Butcher’s function \(D(t)\) which represents differentiation. Defined by \(D(t) = 0\) except for D(‘T’)=1.
Reference: [BT97]
- lamda(alpha, extraargs=[])[source]¶
Computes Butcher’s functional lambda on a given tree for the function alpha. This is used to compute the product of two functions on trees.
- Input:
alpha – a function on rooted trees
extraargs – a list containing any additional arguments that must be passed to alpha
- Output:
tprod – a list of trees [t1, t2, …]
fprod – a list of numbers [a1, a2, …]
The meaning of the output is that \(\lambda(\alpha, t)(\beta) = a_1 \beta(t_1) + a_2 \beta(t_2) + \cdots\).
Examples:
>>> from nodepy import rt >>> tree = rt.RootedTree('{T{T}}') >>> tree.lamda(rt.Emap) (['T', '{T}', '{{T}}', '{T}', '{T^2}', '{T{T}}'], [1/2, 1, 1, 1/2, 1, 1])
Reference: [But08] pp. 275-276
- lamda_str(alpha, extraargs=[])[source]¶
Alternate version of
lamda()
, but returns a string. Hopefully we can get rid of this (and the other string functions) when SAGE can handle noncommutative symbolic algebra.
- Gprod(alpha, beta, alphaargs=[], betaargs=[])[source]¶
Returns the product of two functions on a given tree.
- Input:
alpha, beta – two functions on rooted trees that return symbolic or numeric values
alphaargs – a string containing any additional arguments that must be passed to function alpha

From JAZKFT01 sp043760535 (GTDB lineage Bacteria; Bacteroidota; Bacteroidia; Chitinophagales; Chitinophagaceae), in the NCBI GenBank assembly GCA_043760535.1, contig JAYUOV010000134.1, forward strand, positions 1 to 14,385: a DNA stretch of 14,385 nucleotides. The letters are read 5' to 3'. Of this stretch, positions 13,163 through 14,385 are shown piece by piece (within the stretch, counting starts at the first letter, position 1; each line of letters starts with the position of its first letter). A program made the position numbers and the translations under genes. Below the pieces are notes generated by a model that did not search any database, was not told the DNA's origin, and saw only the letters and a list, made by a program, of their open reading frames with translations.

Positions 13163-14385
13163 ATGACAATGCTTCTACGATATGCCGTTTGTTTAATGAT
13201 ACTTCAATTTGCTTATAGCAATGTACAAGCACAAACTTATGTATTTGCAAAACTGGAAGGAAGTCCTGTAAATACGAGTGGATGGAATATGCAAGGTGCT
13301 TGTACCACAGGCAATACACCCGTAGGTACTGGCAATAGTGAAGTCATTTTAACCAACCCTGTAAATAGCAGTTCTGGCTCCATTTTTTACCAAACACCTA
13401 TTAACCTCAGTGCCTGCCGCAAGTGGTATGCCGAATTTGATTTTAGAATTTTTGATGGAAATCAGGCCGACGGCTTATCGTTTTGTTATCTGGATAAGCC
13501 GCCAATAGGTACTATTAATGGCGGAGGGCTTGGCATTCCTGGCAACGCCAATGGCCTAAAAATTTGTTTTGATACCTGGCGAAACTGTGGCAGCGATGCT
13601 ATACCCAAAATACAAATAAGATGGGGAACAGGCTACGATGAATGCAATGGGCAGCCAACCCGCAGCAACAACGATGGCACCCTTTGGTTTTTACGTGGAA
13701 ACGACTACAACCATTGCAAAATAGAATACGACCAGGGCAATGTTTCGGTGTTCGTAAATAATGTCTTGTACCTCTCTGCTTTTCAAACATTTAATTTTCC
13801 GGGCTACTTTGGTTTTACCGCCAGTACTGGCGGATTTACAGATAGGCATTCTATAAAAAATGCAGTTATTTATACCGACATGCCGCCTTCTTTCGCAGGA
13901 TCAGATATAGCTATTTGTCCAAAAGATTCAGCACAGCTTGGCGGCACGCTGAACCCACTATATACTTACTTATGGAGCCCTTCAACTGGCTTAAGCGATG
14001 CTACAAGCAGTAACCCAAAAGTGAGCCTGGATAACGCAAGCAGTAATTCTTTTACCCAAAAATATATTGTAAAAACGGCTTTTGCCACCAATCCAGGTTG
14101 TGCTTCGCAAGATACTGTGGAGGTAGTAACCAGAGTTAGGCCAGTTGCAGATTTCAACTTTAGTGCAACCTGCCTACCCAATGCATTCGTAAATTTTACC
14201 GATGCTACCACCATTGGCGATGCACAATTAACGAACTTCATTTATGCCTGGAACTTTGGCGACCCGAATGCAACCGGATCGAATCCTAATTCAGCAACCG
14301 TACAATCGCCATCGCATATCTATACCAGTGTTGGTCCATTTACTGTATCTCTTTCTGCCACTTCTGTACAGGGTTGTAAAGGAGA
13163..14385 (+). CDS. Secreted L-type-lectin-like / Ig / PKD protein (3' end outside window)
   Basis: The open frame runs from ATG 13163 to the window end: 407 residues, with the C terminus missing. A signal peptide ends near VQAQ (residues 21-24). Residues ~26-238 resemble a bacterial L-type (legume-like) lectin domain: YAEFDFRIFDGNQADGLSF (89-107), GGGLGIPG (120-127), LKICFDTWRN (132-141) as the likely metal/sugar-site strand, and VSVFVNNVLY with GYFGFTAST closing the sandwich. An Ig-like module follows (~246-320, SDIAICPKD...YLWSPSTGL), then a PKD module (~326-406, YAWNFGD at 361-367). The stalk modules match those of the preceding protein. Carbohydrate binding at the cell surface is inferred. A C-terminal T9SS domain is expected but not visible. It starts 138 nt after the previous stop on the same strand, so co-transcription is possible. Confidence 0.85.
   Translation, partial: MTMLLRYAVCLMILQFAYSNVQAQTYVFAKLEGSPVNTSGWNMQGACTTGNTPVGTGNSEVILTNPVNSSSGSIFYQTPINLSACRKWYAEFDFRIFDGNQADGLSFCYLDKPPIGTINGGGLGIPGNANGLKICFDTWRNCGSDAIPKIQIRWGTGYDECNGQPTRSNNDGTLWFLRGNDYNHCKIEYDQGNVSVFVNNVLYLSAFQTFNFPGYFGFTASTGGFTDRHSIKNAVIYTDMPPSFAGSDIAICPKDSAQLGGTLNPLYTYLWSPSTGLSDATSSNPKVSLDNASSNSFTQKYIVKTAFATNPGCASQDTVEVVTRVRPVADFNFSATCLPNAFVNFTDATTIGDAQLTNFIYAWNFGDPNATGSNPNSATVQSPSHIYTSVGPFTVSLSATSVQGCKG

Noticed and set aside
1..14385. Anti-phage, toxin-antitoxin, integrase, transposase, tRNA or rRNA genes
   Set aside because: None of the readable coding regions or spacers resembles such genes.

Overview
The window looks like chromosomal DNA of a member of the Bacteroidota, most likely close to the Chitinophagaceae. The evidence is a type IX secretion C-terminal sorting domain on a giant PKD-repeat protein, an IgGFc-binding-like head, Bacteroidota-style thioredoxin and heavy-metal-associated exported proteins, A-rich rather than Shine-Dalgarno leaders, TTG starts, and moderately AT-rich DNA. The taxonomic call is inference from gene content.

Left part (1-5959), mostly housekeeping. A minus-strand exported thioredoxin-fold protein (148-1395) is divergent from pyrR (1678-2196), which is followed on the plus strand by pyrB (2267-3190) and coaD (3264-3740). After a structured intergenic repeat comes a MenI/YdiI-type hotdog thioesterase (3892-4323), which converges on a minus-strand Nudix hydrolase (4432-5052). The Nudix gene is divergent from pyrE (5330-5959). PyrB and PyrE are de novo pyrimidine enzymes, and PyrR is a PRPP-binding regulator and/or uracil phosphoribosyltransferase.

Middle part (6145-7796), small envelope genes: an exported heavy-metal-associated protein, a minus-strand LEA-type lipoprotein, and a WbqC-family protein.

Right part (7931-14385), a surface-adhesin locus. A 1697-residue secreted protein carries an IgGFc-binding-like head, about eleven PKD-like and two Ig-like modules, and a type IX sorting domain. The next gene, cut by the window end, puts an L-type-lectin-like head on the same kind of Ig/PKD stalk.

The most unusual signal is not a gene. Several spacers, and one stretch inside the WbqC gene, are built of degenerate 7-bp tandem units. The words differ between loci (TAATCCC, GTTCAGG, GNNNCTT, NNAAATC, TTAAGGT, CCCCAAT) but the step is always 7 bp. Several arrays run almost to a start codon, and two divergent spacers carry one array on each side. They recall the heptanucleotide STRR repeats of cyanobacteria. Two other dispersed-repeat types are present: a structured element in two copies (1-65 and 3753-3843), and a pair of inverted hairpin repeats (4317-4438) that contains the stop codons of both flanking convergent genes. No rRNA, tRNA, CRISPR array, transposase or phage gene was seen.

betaargs – a string containing any additional arguments that must be passed to function beta
Output:
(alpha*beta)(self) – i.e., the function that is the product (in \(G\)) of the functions alpha and beta. Note that this product is not commutative.
The product is given by
$$ (\alpha*\beta)(‘’)=\beta(‘’) $$
$$ (\alpha*\beta)(t) = \lambda(\alpha,t)(\beta) + \alpha(t)\beta(‘’) $$
Note
Gprod()
can be used to compute products of more than two functions by passingGprod()
itself in as beta, and providing the remaining functions to be multiplied as betaargs.Examples:
>>> from nodepy import rt >>> tree = rt.RootedTree('{T{T}}') >>> tree.Gprod(rt.Emap,Dmap) 1/2
Reference: [But08] p. 276, Thm. 386A
- Gprod_str(alpha, beta, alphaargs=[], betaargs=[])[source]¶
Alternate version of
Gprod()
, but operates on strings. Hopefully can be eliminated later in favor of symbolic manipulation.
- plot(nrows=1, ncols=1, iplot=1, ttitle='')[source]¶
Plots the rooted tree.
- Input: (optional)
nrows, ncols – number of rows and columns of subplots in the figure
iplot – index of the subplot in which to plot this tree
These are only necessary if plotting more than one tree in a single figure using subplot.
Output: None.
The plot is created recursively by plotting the root, parsing the subtrees, plotting the subtrees’ roots, and calling
_plot_subtree
on each child
- list_equivalent_trees()[source]¶
Returns a list of all strings (subject to our assumptions) equivalent to a given tree
- Input:
self – any rooted tree
- Output:
treelist – a list of all the ‘legal’ tree strings that produce the same tree.